DELMAS, Haiti — If it had all gone according to plan, Jared Brown would not be standing here, tennis shoes planted on 5,500 pounds of American rice on a truck in the poorest country in the West, struggling to apologize.
If the plan had worked, if they had caught the first flight or the second, if all their boxes of donated tents and generators had wound up in Port-au-Prince, they might not be so angry and scared of what they're about to do.
"I apologize to everybody for the bad, bad, bad things that happened today," he says. "Everybody's angry right now. I understand that."
"Hey, let's go distribute this rice," one of them shouts. "Let's just do it!"
"The fact is I apologize from the bottom of my heart," says Brown, 31. "This trip should not have been like . . ."
"I think your point is made," says another.
"Why are we just talking?" says another. "Let's go. Now."
The engine cranks and the group of Americans called Project 81 ride their good intentions through the streets of Port-au-Prince, bonfires burning in the alleys, toward a narrow street, toward 500 hungry and desperate shadows.
How hard is it to help Haiti?
It takes more than good intentions.
• • •
Last Friday in Miami.
Brown, the man behind Project 81, is talking to a translator who is talking into a cell phone. On the other end of the line is Gael Jean, the mayor of Delmas, a region in central Port-au-Prince with 800,000 residents who are hungry and tired.
"Tell him we're very honored to serve him," Brown says.
"He really appreciates your presence and your help will not be wasted," the translator says.
The team is all here — 16 of them, including Brown, an insurance planner from Minnesota who used to live in Tarpon Springs. Two Haitians from St. Petersburg. A teacher from Tampa. Paramedics from Lakeland and Tarpon Springs. A cop and youth pastor from Raleigh. A doctor and nurse from Denver. And a railroad engineer from Montana, who just felt he had to do something good for the world.
They all have seats on a free flight to Port-au-Prince. They plan to take a few tons of donations to Delmas. They want to set up a clinic and pass out tents, and carve a corner of hope into the catastrophe. Simple as that.
Mayor Gael Jean is thankful.
He can't get to his office without splitting a sea of families waiting for a dwindling supply of city-bought food. He has buried many, and he drives daily by tent towns built by those he has not, quilts of gray and blue and orange that blanket suffering.
But it is hard for a Haitian, no matter his status, to navigate the bureaucracy of aid. Warehouses across Haiti are packed to the rafters with supplies, but Gael Jean can't get through the gates.
Need and relief are neighbors. Brown wants to introduce them. "Tell him," Brown says, "that if we work together, it will be a success."
• • •
Good intentions look like this: high school kids dragging bags of clothes off a bus for a relief drive in Tampa. Boxes of donated hospital supplies in the back of a U-Haul. Three hundred donated flash lights flown for $500 from Raleigh, N.C. Sixteen people from across the country waking early on Saturday and lugging backpacks to the airport to hop a flight to Port-au-Prince, a flight that is canceled by a blizzard, a cancellation that sends all those good intentions into a tailspin.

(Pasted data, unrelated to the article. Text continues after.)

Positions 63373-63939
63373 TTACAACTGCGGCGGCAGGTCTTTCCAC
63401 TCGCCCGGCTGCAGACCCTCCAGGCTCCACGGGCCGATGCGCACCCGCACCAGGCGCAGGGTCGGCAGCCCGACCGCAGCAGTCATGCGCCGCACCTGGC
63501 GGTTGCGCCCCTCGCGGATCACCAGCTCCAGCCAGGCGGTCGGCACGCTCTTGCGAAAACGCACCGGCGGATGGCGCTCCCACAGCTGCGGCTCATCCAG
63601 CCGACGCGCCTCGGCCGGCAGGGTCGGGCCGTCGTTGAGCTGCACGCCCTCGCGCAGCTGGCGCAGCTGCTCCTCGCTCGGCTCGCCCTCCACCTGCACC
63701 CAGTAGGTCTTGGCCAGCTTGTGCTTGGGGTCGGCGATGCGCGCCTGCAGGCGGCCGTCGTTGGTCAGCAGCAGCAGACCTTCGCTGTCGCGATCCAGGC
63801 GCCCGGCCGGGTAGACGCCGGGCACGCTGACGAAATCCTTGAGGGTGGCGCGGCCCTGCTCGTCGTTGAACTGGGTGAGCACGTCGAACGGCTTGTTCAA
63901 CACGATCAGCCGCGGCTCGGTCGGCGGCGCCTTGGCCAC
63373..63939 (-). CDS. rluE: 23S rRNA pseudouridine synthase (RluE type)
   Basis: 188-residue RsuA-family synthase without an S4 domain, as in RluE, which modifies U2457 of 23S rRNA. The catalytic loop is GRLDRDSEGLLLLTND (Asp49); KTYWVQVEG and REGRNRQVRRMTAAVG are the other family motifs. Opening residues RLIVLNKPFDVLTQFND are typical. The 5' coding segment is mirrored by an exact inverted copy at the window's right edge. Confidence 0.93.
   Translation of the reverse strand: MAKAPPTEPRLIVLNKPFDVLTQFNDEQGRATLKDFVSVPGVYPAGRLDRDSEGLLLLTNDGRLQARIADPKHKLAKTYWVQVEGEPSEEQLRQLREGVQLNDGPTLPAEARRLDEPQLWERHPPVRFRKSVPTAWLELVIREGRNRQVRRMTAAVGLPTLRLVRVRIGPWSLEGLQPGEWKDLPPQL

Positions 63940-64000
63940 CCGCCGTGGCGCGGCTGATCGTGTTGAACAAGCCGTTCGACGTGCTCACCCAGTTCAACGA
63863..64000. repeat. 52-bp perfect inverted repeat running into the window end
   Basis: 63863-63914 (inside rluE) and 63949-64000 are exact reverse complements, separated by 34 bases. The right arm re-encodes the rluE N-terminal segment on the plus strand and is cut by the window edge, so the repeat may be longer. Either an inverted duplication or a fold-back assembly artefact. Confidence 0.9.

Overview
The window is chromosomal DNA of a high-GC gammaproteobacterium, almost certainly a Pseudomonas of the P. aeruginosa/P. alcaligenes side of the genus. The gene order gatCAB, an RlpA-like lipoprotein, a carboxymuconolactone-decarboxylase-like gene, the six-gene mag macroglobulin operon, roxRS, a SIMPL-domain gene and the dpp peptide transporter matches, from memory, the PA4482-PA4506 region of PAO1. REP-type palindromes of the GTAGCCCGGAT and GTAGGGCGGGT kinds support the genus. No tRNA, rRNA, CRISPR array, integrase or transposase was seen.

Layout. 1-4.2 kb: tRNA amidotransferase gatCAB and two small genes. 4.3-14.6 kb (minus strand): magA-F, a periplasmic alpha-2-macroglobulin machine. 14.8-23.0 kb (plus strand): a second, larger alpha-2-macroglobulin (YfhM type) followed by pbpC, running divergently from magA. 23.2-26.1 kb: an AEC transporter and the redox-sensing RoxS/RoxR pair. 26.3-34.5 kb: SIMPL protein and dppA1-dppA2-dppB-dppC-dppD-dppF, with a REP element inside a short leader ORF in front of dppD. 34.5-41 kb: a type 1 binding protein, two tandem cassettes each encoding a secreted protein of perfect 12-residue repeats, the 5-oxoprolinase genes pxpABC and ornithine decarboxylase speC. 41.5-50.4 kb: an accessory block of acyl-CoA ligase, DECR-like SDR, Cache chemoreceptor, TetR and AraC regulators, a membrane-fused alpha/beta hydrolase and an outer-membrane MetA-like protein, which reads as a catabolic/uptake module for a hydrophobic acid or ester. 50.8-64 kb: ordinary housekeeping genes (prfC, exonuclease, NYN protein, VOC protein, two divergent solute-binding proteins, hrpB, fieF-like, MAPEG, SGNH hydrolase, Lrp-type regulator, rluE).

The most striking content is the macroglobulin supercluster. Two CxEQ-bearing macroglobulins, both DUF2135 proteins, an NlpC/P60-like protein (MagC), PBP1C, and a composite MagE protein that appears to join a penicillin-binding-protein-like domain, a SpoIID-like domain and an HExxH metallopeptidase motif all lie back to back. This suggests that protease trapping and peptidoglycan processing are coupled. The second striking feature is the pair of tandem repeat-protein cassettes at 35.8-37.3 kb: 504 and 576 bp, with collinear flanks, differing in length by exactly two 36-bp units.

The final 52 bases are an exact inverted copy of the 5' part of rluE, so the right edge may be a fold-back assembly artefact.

• • •
Port-au-Prince smells of smoke and dust and death. Clothes hang from trees. Hogs root in garbage.
Six members of Project 81 made it here Sunday and pitched tents in the mayor's yard. The rest are in airport limbo. Their cargo, all those donations, sits on pallets at an airport in Opa-locka.
They'll try to get relief for the people of Delmas any way they can. How hard can that be?
They load into trucks and head across town to Food for the Poor, which has a warehouse guarded by the Jamaica Defense Force. The pastor knows a man who knows a woman there, and this loose connection gets them a meeting upstairs, past pallets of water and pasta, past others in a long line.
"What can we do for you?" asks an administrator.
Brown explains that they would like some food to take to Delmas.
"You have to send a report."
"We want to make sure that what we give goes directly to the people," she says. "So you have to send a report like everyone."
She explains a fact of life here: Even if warehouses are stocked with supplies, they're surrounded by red tape.
If they do the report now, they can have food by Thursday. But they're already behind and they are leaving on Wednesday.
The day turns into hours of waiting and inching through traffic and burning gas, the mayor in the driver's seat, people still hungry. The U.N. compound. The U.S. Embassy. The U.N. hub. Nothing.
"It's so frustrating that we had food, water, generators, all those good supplies," says the nurse "And we're just sitting here."
Back in the car, back across town, to a World Health Organization warehouse. The mayor waits in the truck while the others take a seat before a tired Frenchman who is having a hard time understanding what the Americans want. Free meds? Immediately?
"There are 18 of us and we're ready to work but we just feel like we're getting in the way," says the nurse. "We feel like tourists."
The man slides a form across the table.
"You don't have this form in English?" one of them asks.